The Schwerer Wehrmachtschlepper (Heavy Military Tractor), or sWS, was a German World War II half-track vehicle used in various roles between 1943 and 1945. The unarmored models were used as supply vehicles and as tractors to haul artillery. Armored versions mounted anti-aircraft guns or a 10 barrel rocket launcher (Nebelwerfer). Less than a thousand were built before the end of the war, but production continued after the war of an improved model in the Tatra plant in Czechoslovakia.
On 7 May 1942 the development of a simple, low-speed, half-track, load-carrying vehicle for use on the Eastern Front was ordered. Büssing-NAG was selected to develop a new 5 t tractor to replace the earlier 5-tonne Sd.Kfz. 6 and 3-tonne Sd.Kfz. 11 half-tracks, as well as the various lesser-known vehicles of the same class. Production started in December 1943 at Büssing-NAG. Early examples used a truck-like, unarmored cabin similar to the earlier half-tracks it replaced, while later examples featured an armored cabin and engine compartment that looked similar to the Sd.Kfz. 251 armored personnel carrier. Like the earlier Demag-designed Sd.Kfz. 10, the sWS’s suspension system consisted of five double roadwheels per side, overlapping and interleaved, mounted on swing arms sprung by torsion bars. One idler wheel, mounted at the rear end of each track unit, was used to control track tension.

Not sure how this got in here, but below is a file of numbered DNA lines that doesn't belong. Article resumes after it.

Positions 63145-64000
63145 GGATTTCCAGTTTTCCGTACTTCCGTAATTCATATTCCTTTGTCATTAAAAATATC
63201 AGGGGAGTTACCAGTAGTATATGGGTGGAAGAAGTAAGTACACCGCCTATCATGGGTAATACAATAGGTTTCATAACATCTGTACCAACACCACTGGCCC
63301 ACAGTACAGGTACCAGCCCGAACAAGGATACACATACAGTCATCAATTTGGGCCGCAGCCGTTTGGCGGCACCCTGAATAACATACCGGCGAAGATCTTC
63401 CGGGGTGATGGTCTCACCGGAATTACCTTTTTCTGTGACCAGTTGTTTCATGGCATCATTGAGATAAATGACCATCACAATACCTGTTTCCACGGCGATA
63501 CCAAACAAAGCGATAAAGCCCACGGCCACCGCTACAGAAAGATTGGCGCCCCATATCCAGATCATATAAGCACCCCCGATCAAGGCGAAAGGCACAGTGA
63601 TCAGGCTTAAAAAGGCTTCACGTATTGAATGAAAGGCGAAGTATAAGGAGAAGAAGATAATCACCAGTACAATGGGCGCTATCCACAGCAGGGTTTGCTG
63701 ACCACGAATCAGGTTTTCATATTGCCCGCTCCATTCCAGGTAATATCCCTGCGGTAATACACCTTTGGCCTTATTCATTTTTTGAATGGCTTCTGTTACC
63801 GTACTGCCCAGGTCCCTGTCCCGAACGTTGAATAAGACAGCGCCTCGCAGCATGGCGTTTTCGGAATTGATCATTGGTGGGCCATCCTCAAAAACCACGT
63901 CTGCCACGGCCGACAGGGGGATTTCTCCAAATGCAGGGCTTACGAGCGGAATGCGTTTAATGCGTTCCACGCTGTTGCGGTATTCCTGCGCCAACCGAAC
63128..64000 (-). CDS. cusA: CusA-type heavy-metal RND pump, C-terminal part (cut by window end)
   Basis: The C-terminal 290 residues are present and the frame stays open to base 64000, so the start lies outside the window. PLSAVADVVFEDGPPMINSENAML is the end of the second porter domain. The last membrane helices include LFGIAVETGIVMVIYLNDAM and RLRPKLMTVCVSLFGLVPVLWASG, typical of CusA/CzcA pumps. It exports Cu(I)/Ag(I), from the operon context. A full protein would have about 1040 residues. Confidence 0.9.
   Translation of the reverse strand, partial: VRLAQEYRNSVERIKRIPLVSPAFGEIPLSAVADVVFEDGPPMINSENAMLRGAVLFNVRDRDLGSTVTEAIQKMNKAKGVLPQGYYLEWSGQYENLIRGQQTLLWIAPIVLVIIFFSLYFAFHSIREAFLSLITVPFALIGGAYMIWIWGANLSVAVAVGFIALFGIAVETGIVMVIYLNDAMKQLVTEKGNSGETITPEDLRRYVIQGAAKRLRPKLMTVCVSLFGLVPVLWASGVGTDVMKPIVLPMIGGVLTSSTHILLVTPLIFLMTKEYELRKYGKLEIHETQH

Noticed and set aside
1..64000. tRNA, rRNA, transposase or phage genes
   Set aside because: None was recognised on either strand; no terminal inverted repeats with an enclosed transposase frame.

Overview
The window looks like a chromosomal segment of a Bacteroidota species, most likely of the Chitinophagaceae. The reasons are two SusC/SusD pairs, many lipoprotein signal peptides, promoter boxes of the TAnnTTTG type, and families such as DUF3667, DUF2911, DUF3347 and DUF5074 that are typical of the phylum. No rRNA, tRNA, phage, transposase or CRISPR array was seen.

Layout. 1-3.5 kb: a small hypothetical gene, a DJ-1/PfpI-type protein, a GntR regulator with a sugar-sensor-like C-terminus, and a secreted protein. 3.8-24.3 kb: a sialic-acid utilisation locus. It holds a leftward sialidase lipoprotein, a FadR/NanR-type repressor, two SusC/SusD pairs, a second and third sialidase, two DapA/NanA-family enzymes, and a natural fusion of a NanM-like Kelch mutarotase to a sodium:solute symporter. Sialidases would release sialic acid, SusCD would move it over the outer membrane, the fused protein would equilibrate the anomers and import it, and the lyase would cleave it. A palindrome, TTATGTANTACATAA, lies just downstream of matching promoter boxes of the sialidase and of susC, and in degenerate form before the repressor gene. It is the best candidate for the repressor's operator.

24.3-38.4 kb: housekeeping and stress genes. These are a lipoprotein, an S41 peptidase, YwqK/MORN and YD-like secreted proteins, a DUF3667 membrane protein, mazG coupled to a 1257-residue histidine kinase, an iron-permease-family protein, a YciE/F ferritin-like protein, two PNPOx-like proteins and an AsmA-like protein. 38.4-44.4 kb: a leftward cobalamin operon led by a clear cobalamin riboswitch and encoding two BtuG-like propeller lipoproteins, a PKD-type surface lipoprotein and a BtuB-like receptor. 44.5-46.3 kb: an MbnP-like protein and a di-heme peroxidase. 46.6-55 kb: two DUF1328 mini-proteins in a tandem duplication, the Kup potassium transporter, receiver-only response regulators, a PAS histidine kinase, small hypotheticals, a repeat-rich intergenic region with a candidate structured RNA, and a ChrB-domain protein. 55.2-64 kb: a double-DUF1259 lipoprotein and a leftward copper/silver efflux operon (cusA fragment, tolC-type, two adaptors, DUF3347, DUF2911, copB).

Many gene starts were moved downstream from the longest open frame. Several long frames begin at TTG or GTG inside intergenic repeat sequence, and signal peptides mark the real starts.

Tatra also joined in production, but together both factories produced only 825 vehicles in total. Tatra continued production of an improved vehicle after the war as the T809.
In addition to the basic cargo role, the vehicle was adapted as a mount both for the medium 3.7 cm FlaK 43 anti-aircraft gun and the quadruple 20mm flak gun. These mounts were placed at the center of the cargo area with a large gun shield. The sides of the cargo compartment folded down to give the crew more room to serve the weapons. Ammunition was carried at the rear of the cargo area. Another modification, intended to replace the 15 cm Panzerwerfer auf Sf (Sd.Kfz. 4/1), was the Panzerwerfer 42 auf sWS, a 10-barreled 15 cm (5.9 in) Nebelwerfer 42 rocket launcher placed over an armored ammunition storage compartment; it was built over the cargo area.